Today’s UK flag carrier British Airways points to those pioneering services in August 1919 as the origin of its creation, which means – somewhat controversially in some people’s view – the airline is marking its centenary this month. AT&T, recognised as the UK’s first airline, ceased operations in December 1920. Handley Page Transport moved from Cricklewood to Croydon in May 1921 and three years later its route network was one of the four operations that combined to create Imperial Airways. This new UK national carrier was formally launched on 1 April 1924, operating from Croydon.
Imperial continued until the late 1930s, when a further round of consolidation resulted in the creation of BOAC. On 1 April 1940, BOAC took over the operations of Imperial Airways as well as the UK’s short-haul carrier British Airways Limited, which was based not far from Hounslow at Heston airport.
As Europe emerged from war in 1946, the UK had three national airlines – BOAC, which retained routes to “the Empire, Far East and North America”, British European Airways focusing on short-haul services and British South American Airways (BSAA) serving Latin America and the Caribbean.
While BOAC and BSAA operated from London’s new airport at Heathrow, BEA initially flew from Northolt, an RAF base a few miles north. In 1949 BSAA was merged into BOAC and the ensuing golden age of air travel in the 1950s and 1960s saw the smartly-liveried fleets of BOAC and BEA help establish Heathrow as one of world’s premier international gateways.
By the early 1970s the UK government wanted to streamline the nation’s airline landscape, and on 31 March 1974 BOAC and BEA were officially dissolved as the new British Airways launched with its iconic red, white and blue colour scheme, designed by creative agency Negus & Negus.
The UK carrier launched with a fleet of some 200 aircraft according to Cirium’s Fleets Analyzer, and they were gradually adorned with Negus’s distinctive scheme featuring Union flag tails. Today, 44 years since its creation, Fleets Analyzer shows BA has a mainline fleet of 277 aircraft and carries around 45 million passengers annually.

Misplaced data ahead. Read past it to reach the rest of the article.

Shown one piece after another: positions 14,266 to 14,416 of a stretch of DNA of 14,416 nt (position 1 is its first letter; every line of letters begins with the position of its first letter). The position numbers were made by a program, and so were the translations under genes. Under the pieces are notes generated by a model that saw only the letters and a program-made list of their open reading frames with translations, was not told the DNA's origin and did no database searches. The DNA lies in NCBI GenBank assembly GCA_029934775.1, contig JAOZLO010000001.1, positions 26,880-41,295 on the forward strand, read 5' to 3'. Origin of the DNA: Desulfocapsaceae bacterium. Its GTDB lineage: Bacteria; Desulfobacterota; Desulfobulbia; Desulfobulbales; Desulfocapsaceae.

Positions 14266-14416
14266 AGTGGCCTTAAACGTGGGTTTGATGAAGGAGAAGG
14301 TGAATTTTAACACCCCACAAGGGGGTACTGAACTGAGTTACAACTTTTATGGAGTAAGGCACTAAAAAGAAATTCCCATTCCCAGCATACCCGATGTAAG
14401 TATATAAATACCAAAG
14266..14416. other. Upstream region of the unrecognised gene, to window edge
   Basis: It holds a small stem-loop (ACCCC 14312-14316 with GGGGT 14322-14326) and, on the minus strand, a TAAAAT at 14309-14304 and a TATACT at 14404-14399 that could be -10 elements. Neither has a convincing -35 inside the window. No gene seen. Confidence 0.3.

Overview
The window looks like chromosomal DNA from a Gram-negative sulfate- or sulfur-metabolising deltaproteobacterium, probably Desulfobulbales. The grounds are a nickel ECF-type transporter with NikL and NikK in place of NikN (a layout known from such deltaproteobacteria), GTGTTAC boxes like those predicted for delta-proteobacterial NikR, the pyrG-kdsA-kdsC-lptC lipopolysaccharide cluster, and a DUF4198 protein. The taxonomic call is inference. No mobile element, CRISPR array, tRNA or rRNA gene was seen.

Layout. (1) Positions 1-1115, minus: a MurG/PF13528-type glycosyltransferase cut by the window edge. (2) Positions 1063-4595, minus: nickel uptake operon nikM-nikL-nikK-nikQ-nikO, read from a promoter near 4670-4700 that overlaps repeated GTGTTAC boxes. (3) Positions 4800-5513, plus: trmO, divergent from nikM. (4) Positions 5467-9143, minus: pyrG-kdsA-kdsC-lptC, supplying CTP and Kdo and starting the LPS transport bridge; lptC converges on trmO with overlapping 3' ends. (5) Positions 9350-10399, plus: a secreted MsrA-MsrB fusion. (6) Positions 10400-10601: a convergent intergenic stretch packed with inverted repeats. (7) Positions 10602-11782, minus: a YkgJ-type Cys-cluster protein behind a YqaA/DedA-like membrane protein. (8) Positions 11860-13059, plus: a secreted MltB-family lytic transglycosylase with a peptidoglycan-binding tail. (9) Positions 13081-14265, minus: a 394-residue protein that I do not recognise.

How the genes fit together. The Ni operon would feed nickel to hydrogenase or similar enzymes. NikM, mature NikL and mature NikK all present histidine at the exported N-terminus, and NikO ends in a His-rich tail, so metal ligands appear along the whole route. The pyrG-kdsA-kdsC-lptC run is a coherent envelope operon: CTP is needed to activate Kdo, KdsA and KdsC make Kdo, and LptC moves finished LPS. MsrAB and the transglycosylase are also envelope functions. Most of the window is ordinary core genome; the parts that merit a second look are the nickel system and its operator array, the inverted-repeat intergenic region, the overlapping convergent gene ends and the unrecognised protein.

In 1920, AT&T’s Holt Thomas expressed some farsighted views of how the airline industry might develop. At the time trains and ships dominated the continental and intercontinental travel scene respectively, but Holt Thomas was already convinced that air services between London and New York would eventually become a commercial proposition. But even he would be amazed at the extraordinary evolution the industry he helped create has undergone over the last century. One wonders what Holt Thomas might predict could be in store for the UK’s national airline over the next 100 years.
But respected aviation analyst Chris Tarry of CTAIRA says it is impossible to know.
“The reality is that it is increasingly unclear how air transport will develop even over the medium term of the next 10-30 years, given the increasing pressures for politicians to act in response to emissions and where taxation in fact does not solve the problem,” he says.
“The issue is also how to provide affordable, environmentally appropriate travel over anything more than around 200nm (400km). We are likely to see behavioural, structural and technical changes, but it’s unclear what the combined effect might be.”
Tarry says that the real issues for BA and its parent IAG are much closer at hand. “Against this background and absent acquisition, then organic growth over the near and medium term is likely to be pedestrian at best.”
In our 29 January 1920 issue, Flight reported on a speech given by Holt Thomas at the Association of British Chambers of Commerce: “Mr. Holt Thomas again took the opportunity of pointing out how the apathy of the Government towards civil aviation is destroying our lead in the air. As he pointed out, it is not charity that is wanted, but merely vision and common sense.”
Perhaps those words are as true today as they were in 1920.